What is in this article?:
- Mid-Atlantic growers eye sorghum, wheat double-crop
- Looking to generate dollars
• As with many sorghum acres, particularly new acreage, many wheat, soybean and cotton farmers are curious as to how sorghum will fit into their enterprise rotation.
• With most farmers eyeing the high wheat prices, it is likely many double-cropped acres of wheat will follow this year’s sorghum crop.
• As expected with any double-crop scenario, pros and cons exist.
Looking to generate dollars
The economic balance of double-cropping is trying to make the total of two crops (one short and one regular season) more profitable per acre than a single full-season crop. Depending on the weather, commodity prices and other market drivers, rotations can fluctuate in the dollars generated.
Sorghum still offers many opportunities to become part of a summer rotational cropping system.
“I have been using a wheat and sorghum rotation for 40 years, and it works very well for my farming system,” said Dodge City, Kan., farmer Greg Shelor, chairman of the Sorghum Checkoff crop improvement committee.
“With modern technology, such as no-till and seed treatments, we typically see very little yield drag (2 to 4 bushels per acre) on no-till wheat behind sorghum and no measurable yield drag on our conventional-tillage operations when wheat follows sorghum.”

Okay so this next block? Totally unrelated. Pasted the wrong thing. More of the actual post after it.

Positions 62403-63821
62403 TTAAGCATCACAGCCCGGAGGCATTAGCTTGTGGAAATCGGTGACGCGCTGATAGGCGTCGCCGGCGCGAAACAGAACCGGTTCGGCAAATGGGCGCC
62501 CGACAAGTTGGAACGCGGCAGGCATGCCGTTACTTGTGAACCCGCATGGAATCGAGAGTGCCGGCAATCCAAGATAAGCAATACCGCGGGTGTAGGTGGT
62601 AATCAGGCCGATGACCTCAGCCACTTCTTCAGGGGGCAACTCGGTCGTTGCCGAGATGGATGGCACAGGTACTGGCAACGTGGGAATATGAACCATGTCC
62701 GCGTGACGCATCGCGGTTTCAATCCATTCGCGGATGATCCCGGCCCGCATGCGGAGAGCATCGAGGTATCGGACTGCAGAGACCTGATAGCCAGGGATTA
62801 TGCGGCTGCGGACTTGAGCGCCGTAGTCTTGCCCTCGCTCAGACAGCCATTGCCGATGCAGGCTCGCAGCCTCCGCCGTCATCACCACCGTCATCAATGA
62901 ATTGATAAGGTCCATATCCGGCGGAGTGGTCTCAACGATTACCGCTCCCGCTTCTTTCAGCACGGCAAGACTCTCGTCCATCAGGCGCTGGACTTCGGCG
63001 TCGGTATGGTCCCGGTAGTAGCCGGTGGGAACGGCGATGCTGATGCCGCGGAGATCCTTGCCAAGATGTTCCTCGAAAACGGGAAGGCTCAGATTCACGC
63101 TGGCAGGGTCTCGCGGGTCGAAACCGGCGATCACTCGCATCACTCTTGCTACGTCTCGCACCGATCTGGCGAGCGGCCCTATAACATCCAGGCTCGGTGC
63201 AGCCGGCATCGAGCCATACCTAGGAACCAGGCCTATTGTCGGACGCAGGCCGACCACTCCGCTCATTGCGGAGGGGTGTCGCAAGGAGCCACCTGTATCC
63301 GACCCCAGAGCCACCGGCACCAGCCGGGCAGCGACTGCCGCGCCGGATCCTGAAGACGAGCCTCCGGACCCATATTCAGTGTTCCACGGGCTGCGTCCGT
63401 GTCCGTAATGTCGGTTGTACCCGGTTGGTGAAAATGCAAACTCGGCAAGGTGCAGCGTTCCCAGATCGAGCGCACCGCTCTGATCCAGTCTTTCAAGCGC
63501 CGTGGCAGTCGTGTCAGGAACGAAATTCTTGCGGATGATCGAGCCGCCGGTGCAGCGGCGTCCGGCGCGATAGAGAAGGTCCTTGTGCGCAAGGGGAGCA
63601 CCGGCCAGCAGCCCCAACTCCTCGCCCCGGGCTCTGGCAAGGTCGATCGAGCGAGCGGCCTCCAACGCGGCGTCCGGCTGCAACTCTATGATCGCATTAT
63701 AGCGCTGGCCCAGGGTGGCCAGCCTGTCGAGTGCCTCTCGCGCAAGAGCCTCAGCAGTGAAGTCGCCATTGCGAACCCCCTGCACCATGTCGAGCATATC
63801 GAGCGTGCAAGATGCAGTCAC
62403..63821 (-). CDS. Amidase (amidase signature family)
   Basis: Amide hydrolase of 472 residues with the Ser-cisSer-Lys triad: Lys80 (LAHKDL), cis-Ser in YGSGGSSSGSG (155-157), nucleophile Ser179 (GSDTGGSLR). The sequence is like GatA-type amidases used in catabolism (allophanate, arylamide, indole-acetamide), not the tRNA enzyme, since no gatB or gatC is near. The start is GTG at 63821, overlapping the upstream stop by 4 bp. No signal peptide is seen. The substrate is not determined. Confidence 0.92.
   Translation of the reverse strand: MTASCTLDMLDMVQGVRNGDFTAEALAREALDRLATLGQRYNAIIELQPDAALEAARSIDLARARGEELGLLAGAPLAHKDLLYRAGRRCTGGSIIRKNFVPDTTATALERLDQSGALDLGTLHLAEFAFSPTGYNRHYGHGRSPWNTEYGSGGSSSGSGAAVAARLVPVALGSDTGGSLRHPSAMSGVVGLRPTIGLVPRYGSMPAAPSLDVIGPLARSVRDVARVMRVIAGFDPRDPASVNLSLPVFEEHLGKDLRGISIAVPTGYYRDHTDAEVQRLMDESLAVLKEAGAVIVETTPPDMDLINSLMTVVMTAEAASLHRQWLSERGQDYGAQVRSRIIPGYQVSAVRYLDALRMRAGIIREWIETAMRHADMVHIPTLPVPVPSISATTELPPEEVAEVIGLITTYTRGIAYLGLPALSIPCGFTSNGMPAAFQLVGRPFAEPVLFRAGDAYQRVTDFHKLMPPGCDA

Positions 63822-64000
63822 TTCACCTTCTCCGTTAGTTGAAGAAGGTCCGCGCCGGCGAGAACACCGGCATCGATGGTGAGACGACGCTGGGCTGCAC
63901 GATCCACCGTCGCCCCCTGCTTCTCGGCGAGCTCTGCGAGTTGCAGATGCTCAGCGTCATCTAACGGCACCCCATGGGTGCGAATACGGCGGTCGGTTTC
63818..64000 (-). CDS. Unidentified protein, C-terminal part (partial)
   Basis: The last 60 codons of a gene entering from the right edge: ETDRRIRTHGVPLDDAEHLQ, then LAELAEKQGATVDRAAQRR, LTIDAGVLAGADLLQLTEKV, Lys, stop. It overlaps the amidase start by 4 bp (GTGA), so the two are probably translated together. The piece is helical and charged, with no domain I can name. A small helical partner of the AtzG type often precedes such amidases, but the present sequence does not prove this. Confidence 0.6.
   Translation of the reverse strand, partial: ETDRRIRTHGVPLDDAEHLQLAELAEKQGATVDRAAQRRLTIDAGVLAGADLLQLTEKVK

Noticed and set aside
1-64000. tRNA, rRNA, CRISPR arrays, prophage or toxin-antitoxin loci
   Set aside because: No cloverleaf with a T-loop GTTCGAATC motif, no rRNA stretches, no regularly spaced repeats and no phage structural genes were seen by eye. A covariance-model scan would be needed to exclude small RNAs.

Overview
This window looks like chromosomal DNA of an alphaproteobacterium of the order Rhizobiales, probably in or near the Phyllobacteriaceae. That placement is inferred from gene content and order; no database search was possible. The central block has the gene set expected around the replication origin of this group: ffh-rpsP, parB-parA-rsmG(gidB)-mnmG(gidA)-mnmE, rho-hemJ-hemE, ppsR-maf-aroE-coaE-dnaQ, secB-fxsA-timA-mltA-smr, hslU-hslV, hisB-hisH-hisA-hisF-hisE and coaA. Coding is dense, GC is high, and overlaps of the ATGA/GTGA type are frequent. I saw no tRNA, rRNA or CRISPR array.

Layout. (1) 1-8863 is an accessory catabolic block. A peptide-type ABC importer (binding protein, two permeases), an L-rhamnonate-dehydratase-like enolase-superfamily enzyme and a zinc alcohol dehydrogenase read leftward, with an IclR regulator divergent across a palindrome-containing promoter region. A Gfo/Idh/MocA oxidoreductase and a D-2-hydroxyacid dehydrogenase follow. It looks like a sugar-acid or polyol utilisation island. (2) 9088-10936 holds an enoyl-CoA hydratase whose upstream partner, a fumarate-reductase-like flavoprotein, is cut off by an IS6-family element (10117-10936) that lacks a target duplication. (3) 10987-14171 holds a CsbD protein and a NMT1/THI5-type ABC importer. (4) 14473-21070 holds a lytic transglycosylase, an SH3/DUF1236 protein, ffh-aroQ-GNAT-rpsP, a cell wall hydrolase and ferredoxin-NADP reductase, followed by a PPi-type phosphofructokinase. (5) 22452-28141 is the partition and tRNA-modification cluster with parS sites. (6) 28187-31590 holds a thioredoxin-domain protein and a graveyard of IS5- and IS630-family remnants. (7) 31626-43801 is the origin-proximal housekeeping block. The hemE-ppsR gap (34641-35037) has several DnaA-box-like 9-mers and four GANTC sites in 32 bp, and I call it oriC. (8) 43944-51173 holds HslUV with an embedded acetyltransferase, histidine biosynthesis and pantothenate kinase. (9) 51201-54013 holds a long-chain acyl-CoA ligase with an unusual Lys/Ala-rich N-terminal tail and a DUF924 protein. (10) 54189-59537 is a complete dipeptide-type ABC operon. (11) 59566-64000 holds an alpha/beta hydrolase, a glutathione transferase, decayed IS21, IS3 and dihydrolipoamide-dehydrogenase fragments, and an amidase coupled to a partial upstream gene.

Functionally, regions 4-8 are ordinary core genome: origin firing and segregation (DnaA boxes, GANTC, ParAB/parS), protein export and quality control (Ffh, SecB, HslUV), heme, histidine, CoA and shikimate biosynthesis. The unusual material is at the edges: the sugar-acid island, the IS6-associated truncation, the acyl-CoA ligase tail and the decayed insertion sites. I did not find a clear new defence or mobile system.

If you are a Mid-Atlantic farmer considering planting wheat following your sorghum crop, then below are a few management techniques sure to make your wheat-sorghum rotation a success.
The following is a list of best management practices.
Tips for wheat after sorghum
• Make sure pre-plant nitrogen, phosphorus, potassium and sulfar are at the high end of recommended levels.
• Burying sorghum residue with tillage can help reduce allelopathy if present.
• Use glyphosate to kill the sorghum prior to harvest. This will stop regrowth and may help reduce potential allelopathy if present.
• If planting no-till wheat, remember to increase your seeding rate over conventional-till rates.
For more information, follow these links:
• North Carolina: http://www.smallgrains.ncsu.edu/_Pubs/PG/Srates.pdf
• No-till wheat is not common in the South Carolina coastal plains.
• Strictly monitor wheat tiller development. Growers are encouraged to check tiller density around Growth Stage 25 (usually in late January or early February) and apply an early N split if needed. For more information, follow these links:
• North Carolina: http://www.smallgrains.ncsu.edu/tiller-counting.html
• Virginia: http://pubs.ext.vt.edu/424/424-026/424-026.html
• South Carolina producers can get the 2012 “Wheat Cheat Sheet” from their local Extension office.
• Higher nitrogen rates for wheat at growth stage 30 should be considered to overcome nitrogen tied-up in sorghum residue. Tissue testing to determine optimal spring nitrogen rates is highly recommended for growers in
• North Carolina: (http://www.smallgrains.ncsu.edu/_Pubs/PG/Nitrogen.pdf)
• Virginia: (http://pubs.ext.vt.edu/424/424-026/424-026.html)
• Information about wheat nitrogen management in South Carolina can be found in the 2012 “Wheat Cheat Sheet” from their local Extension office.